Don’t Let Lack of HIPAA Compliance Make Your Business Sick

Don’t Let Lack of HIPAA Compliance Make Your Business Sick

HIPAA compliance services are an extremely profitable value-add you can provide to your customer base.
There are millions of American companies that don’t realize they have a HIPAA compliance problem. They’re not doctor’s offices or medical labs or hospitals or insurance companies, so many falsely believe HIPAA doesn’t apply to them.
HIPAA, after all, is shorthand for the Health Insurance Portability and Accountability Act of 1996, so if your core business isn’t delivering healthcare-related products such as insurance, it may be easy to think you’re in the clear. But this moniker is misleading.
Since 2013, a new Omnibus Rule extends HIPAA regulations to any company handling personal healthcare information (PHI). Known as business associates, they must sign agreements with any partners or customers in the healthcare space with which they do business. This makes them subject to the same rules that have been governing healthcare organizations for decades, even if they didn’t know it.

Education and Opportunity

As an MSP, HIPAA compliance services are an extremely profitable value-added service you can provide to your customer base. Offering HIPAA compliance requires that you provide a portfolio of specific offerings.
Automated assessments – HIPAA compliance isn’t something that’s ever “complete.” It requires an ongoing commitment to securing PHI, and that includes ongoing assessments to identify any personal healthcare data lurking in any aspect of a client’s digital ecosystem and ensuring it is secure
Spotting problems, offering solutions – Regular scans identify any potential vulnerabilities and recommend courses of action to shore up potential soft spots.
Automatic documentation – In the event of a breach of other non-compliant event, the ability to provide proof that preventative measures were taken is a huge plus and can lead to major mitigation of fines and penalties.
Audit readiness – When an auditor comes knocking, MSPs and their clients must be fully prepared to hand over all required evidence and documentation they’ll be asked to provide.
However, before you extend HIPAA compliance services into this vast and largely untapped market, you must first make your clients aware of the problem they must address. This requires proactive sales efforts that are as much an informational overview to bring attention to the problem as they are a pitch on an actual solution.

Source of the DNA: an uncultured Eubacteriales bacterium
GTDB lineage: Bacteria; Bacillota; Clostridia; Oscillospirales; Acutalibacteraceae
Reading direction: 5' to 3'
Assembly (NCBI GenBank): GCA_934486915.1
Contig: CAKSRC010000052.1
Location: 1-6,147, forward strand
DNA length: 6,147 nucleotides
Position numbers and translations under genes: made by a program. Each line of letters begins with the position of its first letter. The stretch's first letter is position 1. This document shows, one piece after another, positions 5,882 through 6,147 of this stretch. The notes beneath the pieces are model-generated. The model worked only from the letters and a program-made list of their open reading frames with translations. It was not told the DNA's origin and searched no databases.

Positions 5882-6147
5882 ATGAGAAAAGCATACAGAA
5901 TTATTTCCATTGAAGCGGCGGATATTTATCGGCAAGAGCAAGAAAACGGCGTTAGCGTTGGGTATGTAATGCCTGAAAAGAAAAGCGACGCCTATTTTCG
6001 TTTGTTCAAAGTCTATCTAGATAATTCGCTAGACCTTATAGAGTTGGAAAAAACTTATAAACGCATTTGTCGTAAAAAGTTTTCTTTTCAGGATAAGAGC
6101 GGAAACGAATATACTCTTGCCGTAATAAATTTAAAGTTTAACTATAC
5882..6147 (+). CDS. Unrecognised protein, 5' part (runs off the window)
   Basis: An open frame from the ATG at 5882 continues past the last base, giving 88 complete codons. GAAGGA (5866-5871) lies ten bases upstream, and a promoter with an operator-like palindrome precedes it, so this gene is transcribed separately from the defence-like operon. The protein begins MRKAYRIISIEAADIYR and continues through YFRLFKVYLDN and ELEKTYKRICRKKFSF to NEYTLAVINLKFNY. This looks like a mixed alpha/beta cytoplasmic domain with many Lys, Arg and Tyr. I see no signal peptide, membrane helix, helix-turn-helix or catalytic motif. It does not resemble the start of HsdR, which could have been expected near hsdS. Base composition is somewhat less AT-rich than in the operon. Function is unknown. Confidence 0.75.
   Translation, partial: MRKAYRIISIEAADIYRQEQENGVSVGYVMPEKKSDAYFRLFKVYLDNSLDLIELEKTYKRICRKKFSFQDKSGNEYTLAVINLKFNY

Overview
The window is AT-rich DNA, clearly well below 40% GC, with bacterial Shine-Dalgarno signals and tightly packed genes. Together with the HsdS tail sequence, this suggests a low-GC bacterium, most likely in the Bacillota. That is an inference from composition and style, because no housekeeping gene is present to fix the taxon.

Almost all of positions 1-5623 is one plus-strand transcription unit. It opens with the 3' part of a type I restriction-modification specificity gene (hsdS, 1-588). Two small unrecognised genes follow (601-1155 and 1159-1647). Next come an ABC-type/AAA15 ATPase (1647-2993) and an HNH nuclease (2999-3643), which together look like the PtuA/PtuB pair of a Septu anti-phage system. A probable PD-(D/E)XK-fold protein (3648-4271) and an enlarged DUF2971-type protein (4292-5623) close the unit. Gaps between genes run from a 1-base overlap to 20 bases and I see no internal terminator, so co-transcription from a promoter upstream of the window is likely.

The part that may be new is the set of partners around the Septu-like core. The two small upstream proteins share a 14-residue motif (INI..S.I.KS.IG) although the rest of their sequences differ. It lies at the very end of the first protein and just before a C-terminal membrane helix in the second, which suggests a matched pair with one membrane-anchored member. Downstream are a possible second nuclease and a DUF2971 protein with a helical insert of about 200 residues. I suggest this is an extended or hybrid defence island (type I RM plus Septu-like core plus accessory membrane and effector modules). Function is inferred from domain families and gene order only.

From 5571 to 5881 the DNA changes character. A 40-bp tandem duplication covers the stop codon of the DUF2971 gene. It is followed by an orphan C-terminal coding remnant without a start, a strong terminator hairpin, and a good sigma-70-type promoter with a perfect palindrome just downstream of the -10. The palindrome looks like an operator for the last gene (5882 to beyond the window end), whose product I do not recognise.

So many of these companies have no idea that they’re supposed to be complying with HIPAA. These SMBs include accounting firms, payment processors, law firms, and even document storage and disposal companies.
These organizations are definitely not delivering healthcare services, but they are handling Personal Healthcare Information (PHI) that falls under the umbrella of HIPAA. Regardless of why a company might deal with this data, it is still responsible for handling it as meticulously as a hospital might.

Scare Tactics

When it comes to hammering this point home, it’s a good idea to emphasize the stick versus the carrot. The fines and penalties for HIPAA violations can be quite lofty, not to mention the reputational damage that comes with a violation making the headlines.
Since these companies previously were not conscious of their legal obligations in this department, referring to comparable examples is a good tactic to inject some urgency into the conversation. Offering up case studies of how companies in the same line of business have been subject to fines and negative repercussions following a HIPAA violation is a great way to “scare them straight” on the subject. Seven-figure fines are typically a pretty good motivation to invest in upfront protection from these liabilities.

Preparing for the Attack

To effectively go to market, you need a plethora of resources to make a scalable, professional entry into the HIPAA compliance space. Many of these have nothing to do with your technical capabilities or acumen.
It begins with the pitch and the supporting materials needed throughout the sales cycle. This includes marketing strategies, positioning, pricing guidance, and sales training on how to create urgency and overcome objections. You will also need a plethora of content, from email templates to landing pages to sales presentations.
Extensive training for your sales teams and customer-facing personnel is another area of emphasis. These individuals must become well-versed in the subject matter and familiar with what it takes to close compliance-related deals (or extend current engagements to include compliance services).
Once the ink is dry, you need to figure out how to offer high-quality compliance services efficiently to maximize profitability. And post-implementation, MSPs must also develop playbooks for how to conduct quarterly business reviews to reinforce the value they’re providing and identify additional opportunities to grow their book of business.
Developing this arsenal of training and materials isn’t typically the strong suit of MSPs, who rightfully are focused on delivering excellent service to their customers and building on their expertise in providing a wide array of outsourced IT functions.

 


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